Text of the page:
I have also perfected my setup for concert DVD and Blu-ray lossless PCM and MLP high resolution stereo playback on my computer after about a month of experimentation. Remember that I found the highest quality sound output for my v0 mp3s, flacs and wavs using Wasapi in the Foobar2000 audio player? Unfortunately it doesn't play video files. So my next quest was finding the highest quality sound output for video playback. Whether you have a USB to SPDIF converter like my Halide Bridge, an audiophile sound card connected directly to a DAC, or some other kind of digital connection to a home theater receiver via TOSLINK or HDMI, the following is the best audiophile software setup I have come across for my PC:
Media Player Classic Home Cinema 32bit (freeware)
1)Install MPC-HC 32bit version first. Even if you have a 64bit version of Windows 7, stay away from MPC-HC 64bit. Currently, there isn't a 32bit version of ReClock, and you will need ReClock to implement native resolution and bitperfect sound output from video playback via Wasapi.
2) Install ReClock.
3) Under the Options menu for MPC-HC, go to Options. Go to the sub-selection under Internal Filters called Audio Switcher, uncheck "Enable built-in audio switcher" and click OK to disable it. Then go to the sub-selection under Playback called Output. At the bottom of the window under Audio Renderer, choose "Reclock Audio Renderer." Click Ok and exit the program.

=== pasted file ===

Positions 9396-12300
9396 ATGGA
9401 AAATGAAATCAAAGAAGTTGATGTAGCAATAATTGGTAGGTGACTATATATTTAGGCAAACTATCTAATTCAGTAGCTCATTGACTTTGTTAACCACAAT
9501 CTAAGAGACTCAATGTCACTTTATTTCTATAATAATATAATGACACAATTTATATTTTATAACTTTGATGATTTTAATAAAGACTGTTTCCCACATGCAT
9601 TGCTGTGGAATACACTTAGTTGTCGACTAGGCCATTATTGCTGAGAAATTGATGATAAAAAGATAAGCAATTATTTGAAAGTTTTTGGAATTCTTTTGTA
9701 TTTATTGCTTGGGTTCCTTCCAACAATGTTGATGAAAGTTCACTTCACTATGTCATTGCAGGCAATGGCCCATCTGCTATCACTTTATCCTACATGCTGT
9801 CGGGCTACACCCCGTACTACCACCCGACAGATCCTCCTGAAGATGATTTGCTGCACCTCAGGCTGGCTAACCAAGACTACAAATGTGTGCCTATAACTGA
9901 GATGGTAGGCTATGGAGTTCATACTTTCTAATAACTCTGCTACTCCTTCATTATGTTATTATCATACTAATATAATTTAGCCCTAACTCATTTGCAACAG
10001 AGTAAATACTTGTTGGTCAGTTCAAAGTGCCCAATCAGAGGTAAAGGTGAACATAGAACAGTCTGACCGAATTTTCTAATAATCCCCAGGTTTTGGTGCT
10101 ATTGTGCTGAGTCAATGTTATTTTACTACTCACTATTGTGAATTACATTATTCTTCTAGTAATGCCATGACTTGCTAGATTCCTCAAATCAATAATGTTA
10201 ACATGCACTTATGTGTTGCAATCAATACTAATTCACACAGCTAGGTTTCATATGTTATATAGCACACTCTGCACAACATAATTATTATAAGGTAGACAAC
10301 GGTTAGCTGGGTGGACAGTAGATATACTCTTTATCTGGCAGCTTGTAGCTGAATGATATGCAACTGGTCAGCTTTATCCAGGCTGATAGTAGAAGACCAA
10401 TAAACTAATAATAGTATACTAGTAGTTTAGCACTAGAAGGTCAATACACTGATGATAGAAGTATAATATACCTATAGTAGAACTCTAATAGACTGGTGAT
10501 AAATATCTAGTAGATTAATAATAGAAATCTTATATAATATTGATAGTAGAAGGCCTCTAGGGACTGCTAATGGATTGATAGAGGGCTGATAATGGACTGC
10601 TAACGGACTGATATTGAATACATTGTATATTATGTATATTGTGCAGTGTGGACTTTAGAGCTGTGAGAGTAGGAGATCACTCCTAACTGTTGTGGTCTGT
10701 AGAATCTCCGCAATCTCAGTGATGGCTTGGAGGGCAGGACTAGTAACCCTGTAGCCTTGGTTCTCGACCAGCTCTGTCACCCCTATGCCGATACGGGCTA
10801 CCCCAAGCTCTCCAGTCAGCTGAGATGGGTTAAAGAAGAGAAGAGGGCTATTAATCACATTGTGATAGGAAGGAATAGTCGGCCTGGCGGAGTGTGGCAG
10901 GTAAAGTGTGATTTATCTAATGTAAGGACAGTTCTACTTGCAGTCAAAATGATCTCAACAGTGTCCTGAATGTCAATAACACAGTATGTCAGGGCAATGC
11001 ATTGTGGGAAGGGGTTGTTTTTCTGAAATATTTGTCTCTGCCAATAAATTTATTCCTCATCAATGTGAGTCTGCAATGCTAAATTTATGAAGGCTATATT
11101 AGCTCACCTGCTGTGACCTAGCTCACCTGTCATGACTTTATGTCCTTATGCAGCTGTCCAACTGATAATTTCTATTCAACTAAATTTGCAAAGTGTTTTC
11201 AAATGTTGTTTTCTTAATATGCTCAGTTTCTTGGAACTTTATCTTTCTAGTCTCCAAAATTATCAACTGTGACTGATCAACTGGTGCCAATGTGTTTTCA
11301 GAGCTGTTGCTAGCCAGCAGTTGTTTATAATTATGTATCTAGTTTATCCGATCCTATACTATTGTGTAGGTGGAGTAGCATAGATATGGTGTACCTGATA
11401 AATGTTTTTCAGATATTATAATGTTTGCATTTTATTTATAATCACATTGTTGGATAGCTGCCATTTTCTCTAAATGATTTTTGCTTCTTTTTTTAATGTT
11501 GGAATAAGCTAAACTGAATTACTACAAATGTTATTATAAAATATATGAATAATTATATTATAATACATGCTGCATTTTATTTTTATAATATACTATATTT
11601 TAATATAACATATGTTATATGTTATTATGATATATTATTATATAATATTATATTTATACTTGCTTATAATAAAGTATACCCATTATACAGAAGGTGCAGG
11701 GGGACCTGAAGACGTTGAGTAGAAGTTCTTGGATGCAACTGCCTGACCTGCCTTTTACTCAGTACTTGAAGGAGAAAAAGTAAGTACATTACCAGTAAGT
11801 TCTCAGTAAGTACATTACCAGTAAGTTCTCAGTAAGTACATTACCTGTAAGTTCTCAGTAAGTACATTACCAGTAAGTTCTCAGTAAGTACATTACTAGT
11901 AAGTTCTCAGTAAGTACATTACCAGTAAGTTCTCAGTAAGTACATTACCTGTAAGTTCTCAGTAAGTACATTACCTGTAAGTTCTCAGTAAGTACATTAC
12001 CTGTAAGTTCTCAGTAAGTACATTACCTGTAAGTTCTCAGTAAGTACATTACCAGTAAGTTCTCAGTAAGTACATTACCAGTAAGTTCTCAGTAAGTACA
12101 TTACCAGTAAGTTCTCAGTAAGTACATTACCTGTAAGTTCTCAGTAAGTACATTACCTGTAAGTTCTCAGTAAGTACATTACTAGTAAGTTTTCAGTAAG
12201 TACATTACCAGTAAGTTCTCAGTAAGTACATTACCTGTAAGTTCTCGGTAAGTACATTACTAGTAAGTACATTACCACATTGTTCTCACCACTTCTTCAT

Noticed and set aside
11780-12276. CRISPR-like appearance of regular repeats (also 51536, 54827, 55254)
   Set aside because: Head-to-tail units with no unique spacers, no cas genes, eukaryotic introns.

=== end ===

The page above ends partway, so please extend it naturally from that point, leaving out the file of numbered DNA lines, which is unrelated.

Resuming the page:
4) Under your programs menu, find and open Configure Reclock. Should be under the directory for Reclock. Under the Audio Settings tab, select Wasapi Exclusive for both PCM and Bitstream. Under devices to use with, select your transport device. In my case, I selected SPDIF Bridge (for my Halide Bridge). You may also choose your Soundcard's SPDIF or TOSLINK output, or HDMI if you are using that to your external receiver. Under sound pre-buffer, I would leave this as default if you are using a soundcard. If you hear popping during playback, you may wish to tweak this and go with a lower setting. Wasapi tends to improve when you drop the pre-buffer down. If you are using an ultra-low jitter SPDIF, you may want to go way low. (I have best results with 60ms using the Halide Bridge). For HDMI, 1000ms should be sufficient to correct any problems. Leave the Max Latency setting alone. Under sample rate, obviously you want to make sure that "Same as input" is the default. This will allow your DAC or Receiver to receive the original frequency from the source file. This will be important if you do not want to resample and degrade the audio quality before it even passes through your transport device or cable. You may want to set your bitrate to what your receiver supports though. My DAC supports up to 24 bit audio. But some DACs may only support a maximum of 16bit audio. Under the bitstream setting, go ahead and set it to "Accept bitstream formats." Also disable "Media Speed Correction." Now go to the Advanced tab. The only thing you need to select here is "Force ReClock to be opened instead of default renderers." Below Applications, browse for the .exe file under your Program Files x86 directory for Media Player Classic. This will force ReClock to load over whatever Windows may or may not decide to load, even if you have it selected as the default renderer in MPC-HC. Now click "Ok" and exit the program.